Full Size Image Deep Springs from Westgard Pass, White Mountains, California.  

Locations: Deep Springs Valley.  

They crossed the pass and descended into Deep Spring Valley, arriving May 19, "a magnificent day". He describes his journey:

Other Articles: Nevada and Utah Desert (1898): 0080  

The route was at first rugged, then relatively flat through stands of Pinus monophylla, and then over a high plain beyond which we descended gradually into the valley. Deep Spring Valley is a meadow-filled valley enclosed by mountains, with a small lake located at its lower end. The lake is fed by strong springs on its southern banks. Here I rested a day and found at the lake's outlet the beautiful Philadelphus microphyllus, which until now had not been found in California.
Full Size Image Gold Mountain area from north end of Death Valley, California.

Other Articles: Nevada and Utah Desert (1898): 0090

Locations: Fish Lake Valley. White Mountains. Gold Mountain. Palmetto Range. Red Mountains.

Letters: 5/28/1898  

Purpus also explored the mountains south of the valley before crossing over to Fish Lake Valley: "The southern end is for the most part desert, but the northern is well watered and covered with grassy flats. The Palmetto Range and Red Mountains are to the east, and to the west are the White Mountains". That night it rained in the valley and snowed in the mountains, giving the landscape a wintery appearance. The next day they crossed the border into Nevada. Here they spent over a week in the Palmetto Range and Gold Mountain, waiting for the neck of one of their mules to heal. Fortunately the collecting was good (28 May, 1898): "I must say the whole mountain range is a perfect paradise for botanists at the right time and I guess I got here just in time, although for the high mountain flora it is much to[o] early." In his next letter (2 June, 1898) he describes some of the added features that made the area one of his more productive stops:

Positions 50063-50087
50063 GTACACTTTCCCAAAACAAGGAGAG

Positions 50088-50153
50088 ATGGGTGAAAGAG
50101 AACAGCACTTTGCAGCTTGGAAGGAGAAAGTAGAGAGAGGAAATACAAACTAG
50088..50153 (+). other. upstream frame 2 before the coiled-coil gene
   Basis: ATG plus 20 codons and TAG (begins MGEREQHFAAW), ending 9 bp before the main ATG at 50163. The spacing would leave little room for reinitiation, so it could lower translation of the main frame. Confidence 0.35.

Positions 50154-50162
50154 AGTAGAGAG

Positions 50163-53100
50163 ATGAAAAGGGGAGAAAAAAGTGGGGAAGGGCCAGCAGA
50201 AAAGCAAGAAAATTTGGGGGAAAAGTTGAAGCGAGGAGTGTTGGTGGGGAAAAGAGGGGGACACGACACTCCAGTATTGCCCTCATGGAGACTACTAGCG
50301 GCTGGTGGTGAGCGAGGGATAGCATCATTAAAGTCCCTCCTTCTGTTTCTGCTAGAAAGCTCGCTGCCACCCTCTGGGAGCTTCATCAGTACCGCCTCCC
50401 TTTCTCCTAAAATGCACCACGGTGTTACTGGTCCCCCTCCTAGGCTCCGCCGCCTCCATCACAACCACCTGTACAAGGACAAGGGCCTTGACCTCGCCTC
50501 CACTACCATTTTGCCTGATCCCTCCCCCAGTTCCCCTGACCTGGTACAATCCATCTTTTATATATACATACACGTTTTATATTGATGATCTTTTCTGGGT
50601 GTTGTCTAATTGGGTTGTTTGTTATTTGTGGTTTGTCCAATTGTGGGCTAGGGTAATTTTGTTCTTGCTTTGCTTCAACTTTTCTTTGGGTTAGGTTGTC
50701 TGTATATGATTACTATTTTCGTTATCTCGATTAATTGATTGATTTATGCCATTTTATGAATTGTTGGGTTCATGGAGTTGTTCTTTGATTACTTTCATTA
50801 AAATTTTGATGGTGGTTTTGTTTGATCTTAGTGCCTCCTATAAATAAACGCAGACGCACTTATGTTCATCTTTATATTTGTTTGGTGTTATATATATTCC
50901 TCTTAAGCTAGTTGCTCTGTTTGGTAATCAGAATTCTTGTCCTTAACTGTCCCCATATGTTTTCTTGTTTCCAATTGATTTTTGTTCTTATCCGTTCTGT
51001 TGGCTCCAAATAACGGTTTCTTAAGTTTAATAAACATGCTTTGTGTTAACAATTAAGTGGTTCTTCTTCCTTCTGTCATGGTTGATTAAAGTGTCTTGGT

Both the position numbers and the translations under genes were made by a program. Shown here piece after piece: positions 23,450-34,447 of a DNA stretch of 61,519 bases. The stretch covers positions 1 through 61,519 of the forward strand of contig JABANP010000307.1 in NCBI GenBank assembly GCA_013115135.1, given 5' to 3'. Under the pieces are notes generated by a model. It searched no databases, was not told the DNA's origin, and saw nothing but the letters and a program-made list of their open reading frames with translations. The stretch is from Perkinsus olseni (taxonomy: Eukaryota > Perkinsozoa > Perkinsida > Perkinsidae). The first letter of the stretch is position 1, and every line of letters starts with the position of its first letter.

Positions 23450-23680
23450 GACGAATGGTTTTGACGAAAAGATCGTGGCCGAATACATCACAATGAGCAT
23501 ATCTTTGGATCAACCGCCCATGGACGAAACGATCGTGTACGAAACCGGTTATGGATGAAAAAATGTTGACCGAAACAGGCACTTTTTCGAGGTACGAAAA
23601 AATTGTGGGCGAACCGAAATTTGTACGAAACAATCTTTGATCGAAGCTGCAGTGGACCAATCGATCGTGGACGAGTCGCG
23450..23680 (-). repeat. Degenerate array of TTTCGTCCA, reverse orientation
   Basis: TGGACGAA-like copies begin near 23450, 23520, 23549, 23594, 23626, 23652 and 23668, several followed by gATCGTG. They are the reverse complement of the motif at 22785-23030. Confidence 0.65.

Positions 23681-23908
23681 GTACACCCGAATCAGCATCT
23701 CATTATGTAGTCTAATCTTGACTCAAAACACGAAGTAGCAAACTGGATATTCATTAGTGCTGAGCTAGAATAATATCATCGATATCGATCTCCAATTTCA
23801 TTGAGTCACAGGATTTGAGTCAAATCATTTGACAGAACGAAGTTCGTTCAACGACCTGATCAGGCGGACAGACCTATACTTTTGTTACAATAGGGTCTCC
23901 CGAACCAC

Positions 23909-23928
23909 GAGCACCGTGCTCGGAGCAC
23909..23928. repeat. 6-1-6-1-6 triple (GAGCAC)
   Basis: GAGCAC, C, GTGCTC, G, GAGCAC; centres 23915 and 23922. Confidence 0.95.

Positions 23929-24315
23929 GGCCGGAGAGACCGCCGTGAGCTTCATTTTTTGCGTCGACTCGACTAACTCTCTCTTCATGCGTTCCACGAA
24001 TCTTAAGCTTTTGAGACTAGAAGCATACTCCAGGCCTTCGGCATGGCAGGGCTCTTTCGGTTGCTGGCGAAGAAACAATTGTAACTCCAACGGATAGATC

Locations: Oriental.

Letters: 6/2/1898